Regarding Susan Sontag: Film Review
Nancy Kates recounts the life and work of Susan Sontag.
NEW YORK — An intimate tribute to a woman who was "constantly being reborn" in her public assessment of the world around her, Nancy Kates's Regarding Susan Sontag clearly admires its subject but is willing to acknowledge her weaknesses and to admit that not everything she did lived up to the standard of groundbreaking work like On Photography. Serious-minded and aesthetically ambitious, it should please fest-circuit auds on its way to wider small-screen exposure.
Kates maintains a satisfying balance between personal biography and an assessment of Sontag's wide-ranging professional output, stretching back to the late 1940s, when a 15 year-old "Sue Sontag" wrote impressively smart editorials in her school paper. (Patricia Clarkson reads them.) The film's tour through her post-high school educational career is brisk, in keeping with her all-encompassing curiosity; at one of these academic berths, she met a professor so intellectually stimulating that she married him ten days later.
Despite having a son with that husband (David Rieff, who appears here briefly), Sontag was incapable of settling into a conventional life. She left her child in the US while studying in England and Paris; after divorcing David's father, she would have relationships mostly with women. (The cover photo for one of her books is described as a pinup for every grad-school lesbian in the US.) A number of former partners appear here, and while all seem to still hold her in esteem, some describe an egotist who could be insensitive to loved ones.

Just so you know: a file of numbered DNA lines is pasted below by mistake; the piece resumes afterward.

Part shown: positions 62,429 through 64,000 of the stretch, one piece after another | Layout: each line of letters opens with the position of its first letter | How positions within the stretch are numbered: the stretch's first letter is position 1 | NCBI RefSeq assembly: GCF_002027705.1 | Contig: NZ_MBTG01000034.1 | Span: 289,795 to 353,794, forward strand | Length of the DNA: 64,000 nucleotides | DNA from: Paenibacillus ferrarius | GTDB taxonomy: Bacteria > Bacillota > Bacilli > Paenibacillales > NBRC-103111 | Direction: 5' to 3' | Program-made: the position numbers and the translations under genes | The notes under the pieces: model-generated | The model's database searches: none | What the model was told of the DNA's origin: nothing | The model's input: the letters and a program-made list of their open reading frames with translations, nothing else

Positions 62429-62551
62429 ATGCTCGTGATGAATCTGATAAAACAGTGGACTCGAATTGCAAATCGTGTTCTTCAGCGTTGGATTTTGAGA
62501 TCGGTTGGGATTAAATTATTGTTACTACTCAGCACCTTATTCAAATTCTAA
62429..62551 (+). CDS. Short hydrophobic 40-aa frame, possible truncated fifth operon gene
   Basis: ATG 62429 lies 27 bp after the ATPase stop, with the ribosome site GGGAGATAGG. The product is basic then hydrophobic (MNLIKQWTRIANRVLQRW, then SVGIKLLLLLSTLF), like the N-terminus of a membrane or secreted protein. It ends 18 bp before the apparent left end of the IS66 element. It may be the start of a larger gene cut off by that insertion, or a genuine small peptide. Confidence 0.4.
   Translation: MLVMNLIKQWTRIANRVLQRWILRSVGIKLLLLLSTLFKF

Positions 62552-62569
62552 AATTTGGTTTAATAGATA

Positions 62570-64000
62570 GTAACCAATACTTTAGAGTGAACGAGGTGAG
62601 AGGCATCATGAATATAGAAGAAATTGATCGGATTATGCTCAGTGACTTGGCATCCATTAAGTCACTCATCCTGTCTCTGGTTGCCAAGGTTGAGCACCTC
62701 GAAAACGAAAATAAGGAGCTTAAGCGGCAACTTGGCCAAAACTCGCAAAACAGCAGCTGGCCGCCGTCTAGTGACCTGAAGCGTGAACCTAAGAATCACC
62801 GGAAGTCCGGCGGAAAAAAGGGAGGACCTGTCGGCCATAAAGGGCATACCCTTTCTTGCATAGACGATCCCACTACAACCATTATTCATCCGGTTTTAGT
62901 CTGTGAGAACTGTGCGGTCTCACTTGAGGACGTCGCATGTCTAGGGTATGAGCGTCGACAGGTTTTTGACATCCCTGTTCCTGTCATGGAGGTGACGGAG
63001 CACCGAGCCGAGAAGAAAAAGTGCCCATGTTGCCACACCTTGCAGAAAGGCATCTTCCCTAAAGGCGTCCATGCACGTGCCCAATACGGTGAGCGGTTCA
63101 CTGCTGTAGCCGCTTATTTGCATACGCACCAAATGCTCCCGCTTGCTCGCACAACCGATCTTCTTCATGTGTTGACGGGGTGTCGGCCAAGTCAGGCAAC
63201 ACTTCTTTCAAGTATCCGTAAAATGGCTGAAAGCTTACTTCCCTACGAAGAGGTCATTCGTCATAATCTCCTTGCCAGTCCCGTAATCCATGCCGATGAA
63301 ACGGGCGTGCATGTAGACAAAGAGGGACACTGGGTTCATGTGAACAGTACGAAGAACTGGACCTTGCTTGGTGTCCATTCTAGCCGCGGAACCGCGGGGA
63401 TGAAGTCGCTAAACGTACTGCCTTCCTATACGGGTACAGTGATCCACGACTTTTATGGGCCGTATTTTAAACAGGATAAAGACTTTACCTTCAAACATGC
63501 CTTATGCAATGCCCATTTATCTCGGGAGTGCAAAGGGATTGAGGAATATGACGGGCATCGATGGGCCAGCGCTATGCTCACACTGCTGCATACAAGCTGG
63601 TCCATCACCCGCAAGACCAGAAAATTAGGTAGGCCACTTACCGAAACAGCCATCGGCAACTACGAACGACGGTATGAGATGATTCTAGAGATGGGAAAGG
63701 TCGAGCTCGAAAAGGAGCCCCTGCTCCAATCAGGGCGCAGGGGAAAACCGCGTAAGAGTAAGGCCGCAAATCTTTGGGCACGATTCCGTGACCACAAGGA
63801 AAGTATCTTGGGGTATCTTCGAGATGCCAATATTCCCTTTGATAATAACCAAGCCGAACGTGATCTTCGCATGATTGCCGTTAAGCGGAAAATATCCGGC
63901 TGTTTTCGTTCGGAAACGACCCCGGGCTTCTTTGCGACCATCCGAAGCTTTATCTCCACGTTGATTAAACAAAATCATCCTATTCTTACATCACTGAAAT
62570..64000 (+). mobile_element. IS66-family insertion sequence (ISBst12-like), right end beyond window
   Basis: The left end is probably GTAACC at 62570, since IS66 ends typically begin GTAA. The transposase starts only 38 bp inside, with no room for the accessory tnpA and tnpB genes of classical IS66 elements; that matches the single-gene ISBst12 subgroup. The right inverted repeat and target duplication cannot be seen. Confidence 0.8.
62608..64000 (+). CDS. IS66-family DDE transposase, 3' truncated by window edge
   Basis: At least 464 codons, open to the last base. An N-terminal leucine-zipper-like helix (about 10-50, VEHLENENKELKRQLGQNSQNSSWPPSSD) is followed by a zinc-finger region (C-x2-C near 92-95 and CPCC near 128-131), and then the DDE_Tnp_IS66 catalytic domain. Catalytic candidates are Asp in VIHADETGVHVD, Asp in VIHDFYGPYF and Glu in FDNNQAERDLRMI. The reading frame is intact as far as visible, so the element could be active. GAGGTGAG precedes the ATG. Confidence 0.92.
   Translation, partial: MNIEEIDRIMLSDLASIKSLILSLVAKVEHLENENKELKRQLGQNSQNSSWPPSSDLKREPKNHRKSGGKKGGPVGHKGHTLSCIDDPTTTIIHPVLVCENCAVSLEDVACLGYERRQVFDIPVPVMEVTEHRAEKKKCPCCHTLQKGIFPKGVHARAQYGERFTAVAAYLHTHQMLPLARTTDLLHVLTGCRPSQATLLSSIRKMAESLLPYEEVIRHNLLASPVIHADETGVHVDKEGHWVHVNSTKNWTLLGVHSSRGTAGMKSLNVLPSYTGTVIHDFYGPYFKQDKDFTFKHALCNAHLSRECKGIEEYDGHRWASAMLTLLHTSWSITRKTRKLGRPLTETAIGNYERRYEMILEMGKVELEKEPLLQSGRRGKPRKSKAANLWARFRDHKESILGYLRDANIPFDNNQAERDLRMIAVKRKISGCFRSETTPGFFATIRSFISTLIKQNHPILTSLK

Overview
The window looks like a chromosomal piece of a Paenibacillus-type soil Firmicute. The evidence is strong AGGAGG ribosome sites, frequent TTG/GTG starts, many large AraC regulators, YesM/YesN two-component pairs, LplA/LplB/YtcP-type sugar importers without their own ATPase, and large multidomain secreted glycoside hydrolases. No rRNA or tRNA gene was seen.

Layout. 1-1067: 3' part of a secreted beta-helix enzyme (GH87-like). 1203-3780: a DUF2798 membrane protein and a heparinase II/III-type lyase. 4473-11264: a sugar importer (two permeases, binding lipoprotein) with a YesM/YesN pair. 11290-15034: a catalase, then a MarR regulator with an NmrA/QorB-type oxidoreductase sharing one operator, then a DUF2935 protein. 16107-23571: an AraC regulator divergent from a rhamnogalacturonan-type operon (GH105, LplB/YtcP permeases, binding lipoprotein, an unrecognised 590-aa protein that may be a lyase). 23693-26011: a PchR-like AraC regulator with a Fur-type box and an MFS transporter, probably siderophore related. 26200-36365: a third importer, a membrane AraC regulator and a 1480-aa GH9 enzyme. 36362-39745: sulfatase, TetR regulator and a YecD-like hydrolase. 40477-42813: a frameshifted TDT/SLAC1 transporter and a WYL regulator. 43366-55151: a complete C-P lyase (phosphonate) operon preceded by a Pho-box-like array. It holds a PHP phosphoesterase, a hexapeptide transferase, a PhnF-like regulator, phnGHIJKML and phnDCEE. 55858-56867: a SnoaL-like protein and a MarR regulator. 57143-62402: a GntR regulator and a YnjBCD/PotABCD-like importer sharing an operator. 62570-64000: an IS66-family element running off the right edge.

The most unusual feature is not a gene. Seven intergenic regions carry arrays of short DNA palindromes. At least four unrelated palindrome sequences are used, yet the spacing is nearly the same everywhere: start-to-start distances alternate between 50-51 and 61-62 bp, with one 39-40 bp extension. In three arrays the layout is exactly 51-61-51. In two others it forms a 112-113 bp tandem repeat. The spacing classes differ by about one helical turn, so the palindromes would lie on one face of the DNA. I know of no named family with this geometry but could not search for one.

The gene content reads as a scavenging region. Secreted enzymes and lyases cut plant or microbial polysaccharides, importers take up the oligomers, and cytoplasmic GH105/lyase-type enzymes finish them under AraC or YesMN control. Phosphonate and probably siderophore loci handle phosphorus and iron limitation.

Kates recounts both the highlights of Sontag's writing career — "Notes on Camp," Illness as Metaphor, Against Interpretation and others — and other efforts that drew more dismissive reviews. Her novels, particularly early in her career, are described even by friends as "awful"; the films she directed fare little better. "I read the reviews; I think they're wrong" we see her tell an interviewer.
Though Kates grows more interested in the details of Sontag's relationships and her bouts of cancer than in later output like the best-selling novel The Volcano Lover, the picture makes sense of her evolving intellectual approach to the world and of the ways in which she came eventually to feel "a sense of failure." The doc overreaches a bit in its effort to enliven talking-head footage with artsy imagery: It returns too often to effects shots like one in which a photo of Sontag is swallowed by sand pouring into a glass bottle. The score by Laura Karpman and Nora Kroll-Rosenbaum, while hardly unobtrusive, fares better.
Production: Question Why Films
Director-Producer: Nancy Kates
Screenwriters: Nancy Kates, John Haptas
Executive producers: Tom Dolby
Director of photography: Sophie Constantinou
Editor: John Haptas
Music: Laura Karpman, Nora Kroll-Rosenbaum
Sales: Question Why Films, HBO
Not Rated, 100 minutes